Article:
There are scenes in the film that are cut out…like eating an ant’s nest. They eat some of the ants at some point to survive, and it’s not even in the movie. So many weird things happened. We filmed until it was pitch black, and we had to trek back to the road to get a ride home, and we couldn’t see anything. So, the person in front had to hold the night vision camera so they could see the path through the jungle, and everyone else was just following the noise of the person in front. Things like that.

There was like, all sorts of shit. There were prison riots where we were, and they decapitated some of the prisoners and put their heads on the fence, and things like that.

Wait, where was this?

This was in Guatemala. There were gun fights outside the hotel. The week before we arrived, they had machine gunned everyone in this cafe, and as a protest, there were all these coffins in the street. So there was a lot, a lot, a lot of crap all the time. But [Scoot and Whitney] saw it as an adventure, which it was in a weird way.

–~~~~~~~~~~~~–

Obviously you never packed it in, but how often did you look around you and think you should quit?

There was a point in the middle of filming that if you had given me a button that I could have pressed, and it would have gotten me out of there and gotten me out of the project [laughs], I would have pressed it.

Was it the heads on spikes or the gun fights?

No. It was none of that. I got my phone and wallet stolen, and the camera was so heavy – I still have real bad back problems from it. I was wearing all these straps to keep my back together and taking four or five pain killers a day just to keep filming. Then one day in the middle of the shoot, we had a day off, so I chose to go off the pain killers and it was like crashing – how a drug addict must feel when they go cold turkey. Mentally, I just crashed.

That day, I would rate that day as the worst day of my life. Mainly because of the pain killers, but I just lost the plot a little bit, and I was fine the day after. I just think, yeah, it was hard.

This is inspiring stuff for all our readers looking to say Yes to themselves and make the movie they’ve been talking about.

[Laughs] Yeah.

It sounds like the Werner Herzog school of indie filmmaking.

Yeah. What surprises me is that people are surprised by the way we made this film. I assume everybody, especially the people reading this, are so aware of the technology. Like you can have something like 35mm now, and stick up in front of a hi-def camera and it’s cinema resolution, and computers can track things and can put the things in afterward. I really felt like I was racing another ten thousand people around the world to make a film like this, the way we made it. And if I didn’t get my act together soon, we wouldn’t have been able to do it.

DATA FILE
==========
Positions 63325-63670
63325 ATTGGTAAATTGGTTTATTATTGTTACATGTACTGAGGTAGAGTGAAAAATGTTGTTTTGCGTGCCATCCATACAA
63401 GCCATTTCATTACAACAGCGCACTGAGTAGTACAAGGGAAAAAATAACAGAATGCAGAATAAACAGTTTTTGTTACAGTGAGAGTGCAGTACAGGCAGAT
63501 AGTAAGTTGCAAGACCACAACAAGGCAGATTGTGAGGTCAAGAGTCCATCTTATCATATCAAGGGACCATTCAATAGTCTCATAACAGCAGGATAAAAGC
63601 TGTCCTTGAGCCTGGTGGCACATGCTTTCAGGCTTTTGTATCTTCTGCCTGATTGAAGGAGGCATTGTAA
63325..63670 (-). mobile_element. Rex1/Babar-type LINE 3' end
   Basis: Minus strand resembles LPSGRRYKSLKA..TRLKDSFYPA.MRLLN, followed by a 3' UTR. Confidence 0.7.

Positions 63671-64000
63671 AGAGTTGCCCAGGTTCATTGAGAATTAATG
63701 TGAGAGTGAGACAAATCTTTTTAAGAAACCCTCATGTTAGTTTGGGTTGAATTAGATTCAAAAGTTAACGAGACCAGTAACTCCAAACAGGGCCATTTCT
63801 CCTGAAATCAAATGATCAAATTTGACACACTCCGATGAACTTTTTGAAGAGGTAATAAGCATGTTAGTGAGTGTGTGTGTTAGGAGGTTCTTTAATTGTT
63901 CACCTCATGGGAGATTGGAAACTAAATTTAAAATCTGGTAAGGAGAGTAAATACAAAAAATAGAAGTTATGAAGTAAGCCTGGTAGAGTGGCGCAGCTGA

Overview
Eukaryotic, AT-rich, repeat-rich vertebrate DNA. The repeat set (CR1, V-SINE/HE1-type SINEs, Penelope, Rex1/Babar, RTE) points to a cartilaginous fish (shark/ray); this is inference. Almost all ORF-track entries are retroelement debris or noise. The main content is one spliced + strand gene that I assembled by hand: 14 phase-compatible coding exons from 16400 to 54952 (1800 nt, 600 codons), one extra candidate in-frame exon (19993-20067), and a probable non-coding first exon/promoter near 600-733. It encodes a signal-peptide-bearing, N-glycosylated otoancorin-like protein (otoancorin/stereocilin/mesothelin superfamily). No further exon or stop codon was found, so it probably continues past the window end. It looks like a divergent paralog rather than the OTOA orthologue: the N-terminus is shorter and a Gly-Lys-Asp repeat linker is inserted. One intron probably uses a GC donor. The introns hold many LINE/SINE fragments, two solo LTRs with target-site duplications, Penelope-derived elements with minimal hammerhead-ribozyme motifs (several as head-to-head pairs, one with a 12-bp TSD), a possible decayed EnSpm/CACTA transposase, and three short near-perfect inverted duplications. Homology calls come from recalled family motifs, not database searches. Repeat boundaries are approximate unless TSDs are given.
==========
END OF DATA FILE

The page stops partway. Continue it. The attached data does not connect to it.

I felt that way five or ten years ago. I was amazed at how long it took me to make it and how long it took the technology, I mean this is me making excuses again, but with the cameras it’s only been in the last few years that you can have the 35mm look on a digital camera – which was a missing link in terms of doing a low budget film that didn’t look low budget.

I imagine your television work gave you a head start on all the other would-be indie filmmakers trying to do this.

Yeah, I think. I don’t know. Maybe because different people are different, but I always had stupidly high aspirations. My ideas were always way too ambitious as far as films I wanted to make. But I would still try to make them anyway, and they’d turn out shit.

I think over the years, I’ve never changed my ambition, and I think the films have gotten less and less shit over time. Hopefully, it’s not shitty enough that it’ll do okay, but it’s like other people start off low. They have low aspirations. They get more ambitious as their ability grows, but I just always had this stupidly ambitious idea to do science fiction. It’s just that all my early stuff was total crap. I just couldn’t do it. The equipment I had and the ability I had.

Well, you’re right, though. It does sound like the technology caught up with your ambition.

Which makes me sound like James Cameron, but it’s…[Laughs]

You’re the James Cameron of indie filmmakers.

[Laughs] Naw.

Cameron started in B-movies. If you feel like you made a couple of crap films, that’s how you learn as you go, but Cameron started with Piranha 2.